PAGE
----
‘The Last Year of My Youth’

The phrase must have been much on Elvis Costello’s mind the summer of 2014: he was going to perform a set of solo shows at Carnegie Hall in June and he had even titled the shows “The Last Year of My Youth.” But he did not have a song with that title.

He did have a song that addressed aging, the folly and wonder of being middle-aged, a song called “45” that he debuted on The Tonight Show in the 1990s and then performed on his 2002 album, When I Was Cruel. He was around that age at that time and found for himself a wealth of metaphors to being 45, from the end of World War II in 1945 (“bells are chiming in victory”), to 45 RPM records and what rock singles meant when he was young: “Bass and treble heal every hurt.” One reviewer, also in his mid 40s, wrote that “45” hit him so hard at the time, “I was shaking at the end” of the song. When I hit 45, I understood this thought about the song and I also understood the song; I also found that I understood the song better than I had the day before, when I was still 44.

The summer of 2014, Costello was turning 60, because math happens, and that phrase—”the last year of my youth”—must have been much on his mind.

In one of those show business stories that sounds so fictional it must be true, a couple weeks before his Carnegie Hall debut, Costello received a call from The Late Show with David Letterman: could he step in as musical guest because that night’s guest, Lana Del Ray, had cancelled abruptly. He replied he would and could and that he had just written a new song, might he debut it? He said he had written the song in a cab ride in Manhattan the previous day.

Many performers would say yes to the invite, of course, and most performers would use the happily unexpected national exposure to perform a beloved classic or introduce a new song that will be on their new album, please pre-order it here. (An aside: I detest that usage, “pre-order.” The word “order” handles the situation.) Elvis Costello used the opportunity to debut a song that has not yet appeared (as of May 2016) on any recording. The video I will link to below will probably be taken down soon because YouTube and licenses do not often jibe; there is no official performance or recording of the song. Which is too bad, but it gives me one more thing to look forward to from him, like the couple-year wait between performances of “45” some 15 years ago.

He performed it solo and electric, something not many performers do. Solo and acoustic describes every open mic in every college town. Solo and electric is attention-grabbing. So are lines like: “Hold onto your fondest wish / whatever you call the truth.” The man in the song is callous and aware and aware that he is callous, has had romance in his life and doesn’t miss it except when he misses it all the time, and is surviving somehow.

He is funny, too: “my friends call again the night before

I was twenty-nine, thirty-nine, and forty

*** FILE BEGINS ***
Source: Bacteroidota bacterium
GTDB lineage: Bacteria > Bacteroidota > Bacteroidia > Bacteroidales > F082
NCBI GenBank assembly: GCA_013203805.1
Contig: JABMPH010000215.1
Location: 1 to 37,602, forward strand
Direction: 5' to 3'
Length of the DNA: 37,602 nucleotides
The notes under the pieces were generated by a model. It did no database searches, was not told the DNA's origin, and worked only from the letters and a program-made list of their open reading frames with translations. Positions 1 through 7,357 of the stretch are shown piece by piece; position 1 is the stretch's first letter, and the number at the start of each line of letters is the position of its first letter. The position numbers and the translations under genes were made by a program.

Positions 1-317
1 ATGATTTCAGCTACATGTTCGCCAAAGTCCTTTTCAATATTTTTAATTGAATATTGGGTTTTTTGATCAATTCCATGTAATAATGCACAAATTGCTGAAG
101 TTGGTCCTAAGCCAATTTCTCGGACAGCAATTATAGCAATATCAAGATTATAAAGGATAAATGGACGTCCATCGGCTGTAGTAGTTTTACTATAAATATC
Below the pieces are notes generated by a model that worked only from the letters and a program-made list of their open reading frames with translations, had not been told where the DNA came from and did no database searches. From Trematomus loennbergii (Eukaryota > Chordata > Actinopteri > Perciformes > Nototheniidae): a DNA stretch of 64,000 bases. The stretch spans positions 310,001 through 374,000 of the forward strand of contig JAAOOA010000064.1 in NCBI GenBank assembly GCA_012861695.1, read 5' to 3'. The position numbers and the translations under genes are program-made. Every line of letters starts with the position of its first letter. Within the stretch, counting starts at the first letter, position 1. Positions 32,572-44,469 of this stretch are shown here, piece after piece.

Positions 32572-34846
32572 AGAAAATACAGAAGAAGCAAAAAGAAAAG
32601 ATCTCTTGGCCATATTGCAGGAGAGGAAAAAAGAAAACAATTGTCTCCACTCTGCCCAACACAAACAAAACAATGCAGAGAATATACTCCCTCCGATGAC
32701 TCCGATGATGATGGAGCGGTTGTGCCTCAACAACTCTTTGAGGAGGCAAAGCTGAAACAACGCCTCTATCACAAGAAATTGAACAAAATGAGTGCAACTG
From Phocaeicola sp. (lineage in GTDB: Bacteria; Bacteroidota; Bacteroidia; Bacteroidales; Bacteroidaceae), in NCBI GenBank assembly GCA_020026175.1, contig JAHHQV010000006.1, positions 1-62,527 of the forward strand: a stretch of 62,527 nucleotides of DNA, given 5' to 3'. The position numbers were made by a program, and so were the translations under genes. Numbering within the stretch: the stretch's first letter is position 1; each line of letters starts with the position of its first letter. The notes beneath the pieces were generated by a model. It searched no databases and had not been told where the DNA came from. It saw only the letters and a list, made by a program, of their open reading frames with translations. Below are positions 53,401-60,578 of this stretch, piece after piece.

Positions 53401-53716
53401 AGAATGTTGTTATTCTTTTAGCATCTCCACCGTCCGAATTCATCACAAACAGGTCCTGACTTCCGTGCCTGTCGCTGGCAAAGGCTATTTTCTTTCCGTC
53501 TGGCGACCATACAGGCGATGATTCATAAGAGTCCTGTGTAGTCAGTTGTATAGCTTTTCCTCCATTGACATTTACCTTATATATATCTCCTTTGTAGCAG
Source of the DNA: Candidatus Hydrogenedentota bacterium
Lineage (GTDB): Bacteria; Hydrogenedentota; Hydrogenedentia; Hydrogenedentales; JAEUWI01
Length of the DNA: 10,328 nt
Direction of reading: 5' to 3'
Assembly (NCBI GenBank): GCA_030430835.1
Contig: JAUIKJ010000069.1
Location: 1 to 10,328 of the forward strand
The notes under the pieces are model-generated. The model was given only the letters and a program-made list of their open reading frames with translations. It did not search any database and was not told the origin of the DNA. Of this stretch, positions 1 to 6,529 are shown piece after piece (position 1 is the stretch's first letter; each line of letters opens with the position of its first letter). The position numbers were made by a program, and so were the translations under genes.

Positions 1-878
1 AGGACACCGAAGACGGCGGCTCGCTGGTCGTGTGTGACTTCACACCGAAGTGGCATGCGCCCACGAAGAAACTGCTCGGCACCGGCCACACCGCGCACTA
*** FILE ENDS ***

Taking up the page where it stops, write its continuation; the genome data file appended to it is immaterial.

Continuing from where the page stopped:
I began to lie about my age
Knock off a year or two
‘Til I woke up one day
and I was younger than you.”

Perhaps when I turn 60, this song will mean as much to me as “45” did when I discovered I was 45. Elvis Costello seems to be mapping my path.

I remember quite well how good it felt
In the last year of my youth
When girls with tantalizing eyes
Beseeched me “Please be sweet”
And fell like lovely petals at my feet
Or in my dreams they did
Most of the time they hid
To tell you the truth
In the last year of my youth
 
The night before my friends had called
And asked “Are you okay?
Are you running hot? Are you feeling cold?
Are you out of juice?
Are you calculating your temperature?
Have you checked your pulse?
Have you heard from your family doctor,
or his older friend Don Juan?
You’re going to be twenty-one,
your best days are gone.”
 
I was standing in the kitchen
With a flat iron in my hand
Straightening out the creases in my shirt
I looked into the mirror
and I saw a head full of hurt
from the night before
I went running to the church on time
I kicked open the door
and I looked about
Her friends and relations
They were filled with doubt
Their temples were exploding
Their eyes were almost crossed
They said “Will you?”, I said “I do”
And they said “No, all is lost”
 
So we ran away
and we had twelve kids
and we bought a house
‘Til I swapped my spouse for a fast little car
that was red and sporty
And my friends call again the night before
I was twenty-nine, thirty-nine, and forty
I began to lie about my age
Knock off a year or two
‘Til I woke up one day
and I was younger than you
 
Now I’m standing here before you
with a spotlight in my eyes
And I won’t confess the dark recesses of my mind
This man keeps making the same mistakes
until he finally learns
I’ll bid you a fond farewell
and many happy returns
Hold onto your fondest wish
whatever you call the truth
And if you need some further proof
It’s here and now in the last year of my youth
It’s here and now in the last year of my youth
Elvis Costello, “The Last Year of My Youth”

The appearance on David Letterman’s Late Show:

 
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